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Can You Splice an HDMI Cable?

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Almost every major piece of equipment that supports audio and video uses HDMI cables. Due to their high definition, they’re the go-to solution for things like watching movies and listening to music. So what do you do if your HDMI cable fails to work? 

You can splice an HDMI cable by soldering the wires together and using splice connectors to secure the connection. You must connect the correct wires to each other to ensure it works. Cover the connections with a sheet of aluminum to eliminate any distortion. 

This article will discuss the correct procedure for splicing an HDMI cable to ensure you create and maintain a strong connection without any distortions or complications. I will talk about whether you should splice an HDMI cable and what to understand before attempting the task.

Is It Worth It To Splice an HDMI Cable?

A HDMI cable transfers large amounts of data at high speeds. Therefore, it requires a strong connection to work properly. When you have a broken cable or if your HDMI plug has been broken off, the best solution is to replace the entire line. 

However, replacing an HDMI cable isn’t always practical. For example, you may have it running through your walls without a conduit. Your budget may not allow it — and let’s be real: Longer HDMI cables aren’t cheap. 

In that case, your best option is to splice your HDMI cable without compromising its integrity. 

That’s impossible — or, at least, most people say it’s impossible. 

Actually, there is a way to properly splice your HDMI cable without going through the trouble of replacing it. If you’re ready for a somewhat-technical-but-not-really explanation on how to do just that, read on.  

Things You Need To Know Before Splicing an HDMI Cable

Before you can successfully splice an HDMI cable, you need to understand what the cable is made of so you can handle this project properly and effectively. This part is important because it will help you with the steps that come after. 

The HDMI cable is made from several materials. For our purposes, you’ll want to pay close attention to the cover protecting the tiny wires inside the line. 

The outside of the cord is made of PVC material which needs to be cut open to expose 15 or more tiny cables that make everything work. Between these cables and the top PVC cover, you will find sheathing made of aluminum and tinned copper braided over the small wires. 

In turn, the small wires inside the braided sheath are covered with a material that protects the copper wire inside. 

Now that you understand what an HDMI cable consists of, let’s move on and learn how to splice it. 

How To Repair an HDMI Cable

Let me emphasize that any cable can be spliced, and an HDMI is no different. Although its numerous wires can make a splicing job seem intimidating for a non-professional, trust me when I say that — with enough care and patience — you will be up to the task. 

1. Get a Spare HDMI Cable

The first thing you need is a spare HDMI cable that you can use to join with the damaged one. Ideally, you should get a cable made by the same company since they will have the same color-coded wires, which will make it much easier to connect wires with the same colors.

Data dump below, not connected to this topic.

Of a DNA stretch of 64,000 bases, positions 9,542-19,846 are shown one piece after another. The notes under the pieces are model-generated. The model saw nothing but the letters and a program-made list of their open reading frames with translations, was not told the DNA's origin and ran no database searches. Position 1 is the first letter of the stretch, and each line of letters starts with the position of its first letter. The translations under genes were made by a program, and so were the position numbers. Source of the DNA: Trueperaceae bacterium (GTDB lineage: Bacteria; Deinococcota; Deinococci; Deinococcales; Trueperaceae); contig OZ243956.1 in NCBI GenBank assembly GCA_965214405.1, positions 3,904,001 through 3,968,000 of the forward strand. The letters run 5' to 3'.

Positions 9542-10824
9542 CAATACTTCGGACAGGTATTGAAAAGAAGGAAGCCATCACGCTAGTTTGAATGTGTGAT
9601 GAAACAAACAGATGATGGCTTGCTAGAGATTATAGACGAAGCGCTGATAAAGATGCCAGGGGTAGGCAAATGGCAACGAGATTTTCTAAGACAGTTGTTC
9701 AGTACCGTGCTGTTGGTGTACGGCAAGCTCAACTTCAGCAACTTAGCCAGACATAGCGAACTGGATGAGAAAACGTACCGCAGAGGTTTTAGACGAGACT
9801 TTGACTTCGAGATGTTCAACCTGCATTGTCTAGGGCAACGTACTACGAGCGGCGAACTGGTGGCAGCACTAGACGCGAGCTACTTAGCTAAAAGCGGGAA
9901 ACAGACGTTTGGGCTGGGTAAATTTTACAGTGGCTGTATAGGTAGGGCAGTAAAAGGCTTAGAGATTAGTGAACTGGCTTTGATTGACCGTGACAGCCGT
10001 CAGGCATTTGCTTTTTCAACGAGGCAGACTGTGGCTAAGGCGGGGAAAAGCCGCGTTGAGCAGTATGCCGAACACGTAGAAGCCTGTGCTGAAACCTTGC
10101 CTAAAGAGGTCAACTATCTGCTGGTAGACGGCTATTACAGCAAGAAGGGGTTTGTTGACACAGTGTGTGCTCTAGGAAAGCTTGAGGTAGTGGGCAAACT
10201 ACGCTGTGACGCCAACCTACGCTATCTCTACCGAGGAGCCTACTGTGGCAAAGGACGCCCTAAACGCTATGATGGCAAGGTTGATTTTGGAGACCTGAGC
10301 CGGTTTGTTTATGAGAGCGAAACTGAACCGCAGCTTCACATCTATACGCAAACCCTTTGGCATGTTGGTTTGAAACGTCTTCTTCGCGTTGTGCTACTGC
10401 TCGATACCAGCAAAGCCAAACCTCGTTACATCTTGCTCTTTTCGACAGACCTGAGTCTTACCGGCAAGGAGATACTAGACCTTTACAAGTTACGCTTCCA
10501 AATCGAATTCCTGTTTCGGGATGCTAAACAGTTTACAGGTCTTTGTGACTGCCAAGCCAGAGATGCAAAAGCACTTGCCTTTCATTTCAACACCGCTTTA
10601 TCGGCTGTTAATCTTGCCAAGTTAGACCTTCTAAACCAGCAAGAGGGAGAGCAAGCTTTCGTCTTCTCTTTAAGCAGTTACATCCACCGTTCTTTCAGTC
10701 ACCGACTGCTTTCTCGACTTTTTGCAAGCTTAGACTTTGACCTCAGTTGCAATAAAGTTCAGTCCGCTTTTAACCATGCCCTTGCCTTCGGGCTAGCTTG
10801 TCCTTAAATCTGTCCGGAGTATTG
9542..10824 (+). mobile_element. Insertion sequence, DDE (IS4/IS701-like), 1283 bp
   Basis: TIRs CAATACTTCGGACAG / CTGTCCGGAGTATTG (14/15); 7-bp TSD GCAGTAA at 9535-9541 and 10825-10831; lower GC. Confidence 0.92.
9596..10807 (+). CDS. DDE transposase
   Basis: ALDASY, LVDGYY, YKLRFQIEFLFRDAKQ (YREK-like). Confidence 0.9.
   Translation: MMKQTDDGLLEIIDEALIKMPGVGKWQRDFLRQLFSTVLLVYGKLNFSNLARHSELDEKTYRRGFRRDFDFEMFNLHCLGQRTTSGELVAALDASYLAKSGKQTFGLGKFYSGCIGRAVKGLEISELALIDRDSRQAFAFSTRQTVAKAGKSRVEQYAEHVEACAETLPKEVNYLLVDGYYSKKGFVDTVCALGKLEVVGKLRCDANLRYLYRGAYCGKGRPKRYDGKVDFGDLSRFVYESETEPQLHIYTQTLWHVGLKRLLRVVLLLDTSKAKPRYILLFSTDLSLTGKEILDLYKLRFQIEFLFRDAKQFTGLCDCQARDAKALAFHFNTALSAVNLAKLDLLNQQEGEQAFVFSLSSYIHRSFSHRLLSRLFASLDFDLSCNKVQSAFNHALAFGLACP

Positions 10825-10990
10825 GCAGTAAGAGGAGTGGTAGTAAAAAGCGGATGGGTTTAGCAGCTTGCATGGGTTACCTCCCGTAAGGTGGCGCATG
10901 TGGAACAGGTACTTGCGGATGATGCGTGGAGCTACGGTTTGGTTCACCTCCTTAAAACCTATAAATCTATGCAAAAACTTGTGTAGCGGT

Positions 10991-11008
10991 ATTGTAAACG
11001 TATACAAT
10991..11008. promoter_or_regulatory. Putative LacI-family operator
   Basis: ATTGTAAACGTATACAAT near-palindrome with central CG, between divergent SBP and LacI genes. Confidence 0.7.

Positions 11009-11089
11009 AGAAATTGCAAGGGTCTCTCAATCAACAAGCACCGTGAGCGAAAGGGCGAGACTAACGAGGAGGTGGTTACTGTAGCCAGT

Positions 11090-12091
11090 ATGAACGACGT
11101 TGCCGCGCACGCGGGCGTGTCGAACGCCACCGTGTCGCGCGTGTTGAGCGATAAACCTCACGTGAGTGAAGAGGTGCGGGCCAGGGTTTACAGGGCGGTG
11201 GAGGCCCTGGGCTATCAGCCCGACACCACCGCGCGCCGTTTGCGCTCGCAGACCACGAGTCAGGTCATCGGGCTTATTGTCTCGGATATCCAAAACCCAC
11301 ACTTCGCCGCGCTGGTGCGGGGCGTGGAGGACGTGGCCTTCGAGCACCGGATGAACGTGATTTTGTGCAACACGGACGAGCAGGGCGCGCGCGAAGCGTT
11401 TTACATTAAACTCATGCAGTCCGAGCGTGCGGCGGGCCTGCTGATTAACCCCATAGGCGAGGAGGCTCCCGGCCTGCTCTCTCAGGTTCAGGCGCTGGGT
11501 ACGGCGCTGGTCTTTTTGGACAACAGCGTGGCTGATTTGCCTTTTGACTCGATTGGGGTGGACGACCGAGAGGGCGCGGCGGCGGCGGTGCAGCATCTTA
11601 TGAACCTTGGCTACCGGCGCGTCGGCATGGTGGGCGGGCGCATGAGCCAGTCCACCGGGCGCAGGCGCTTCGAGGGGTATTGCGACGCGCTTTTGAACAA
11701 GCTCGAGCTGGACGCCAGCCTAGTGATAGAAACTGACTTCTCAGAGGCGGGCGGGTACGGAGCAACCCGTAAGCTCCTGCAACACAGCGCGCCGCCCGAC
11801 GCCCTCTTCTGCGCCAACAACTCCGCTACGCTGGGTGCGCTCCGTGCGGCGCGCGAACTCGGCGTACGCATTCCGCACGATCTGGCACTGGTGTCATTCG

For example, you’d typically join a blue wire with a wire of the same color. This wouldn’t be a problem if both of the cables come from the same company and therefore have the same color patterns. 

Suppose you weren’t able to find a cable from the same manufacturer, meaning the wires on the spare cable would have different colored wires. In that case, you’d have to perform an extra step to ensure that the correct wires are connected to each other. 

You can refer to the video below for the extra step I referred to above. 

2. Strip Down the Cable and the Inner Wires

Once you have a spare cable, you need to strip it down to get to the wires. This is arguably the trickiest part, because it’s the step where you’re most likely to make a crucial mistake like cutting a wire. So, make sure you put all your focus into the task at hand while you’re doing this. 

Fortunately, you can find special tools to help you out. Of course, these tools should help you cut cleanly without damaging the wires. 

Typically, you have to cut through the cable’s outer layer and remove it. 

Once that’s done, cut the metal wrapping around the wires inside. 

Now, strip the thin wires carefully to expose the copper core. You must connect the correct wires with each other to ensure proper connectivity. 

3. Get Yourself Some Splice Connectors

With the wires stripped down on both cables, you’d have to splice them together. You can do this by soldering the wires and using heat shrink splice connectors or UR splice connectors to make both ends meet. 

I have found that Klein Tool’s UR IDC Connectors (available on are perfect for this project. These connectors are durable and offer moisture resistance which works really well with this type of work. 

4. Cover Everything With Aluminum Foil

After stripping the HDMI cable, you’ll notice metal sheathing over the wires. The sheathing is there to eliminate distortion. After you’re done splicing your HDMI cable, you need to cover the wire with aluminum foil the same way the original sheathing did. 

Then, connect the other end of the HDMI cable to your output device to see if it worked. If you follow the above steps closely and carefully, you should have flawless video or audio without too many issues. 


Splicing an HDMI cable isn’t as difficult as it sounds. In this guide, I have walked you through everything you need to know to splice an HDMI cable while keeping potential issues to a minimum.

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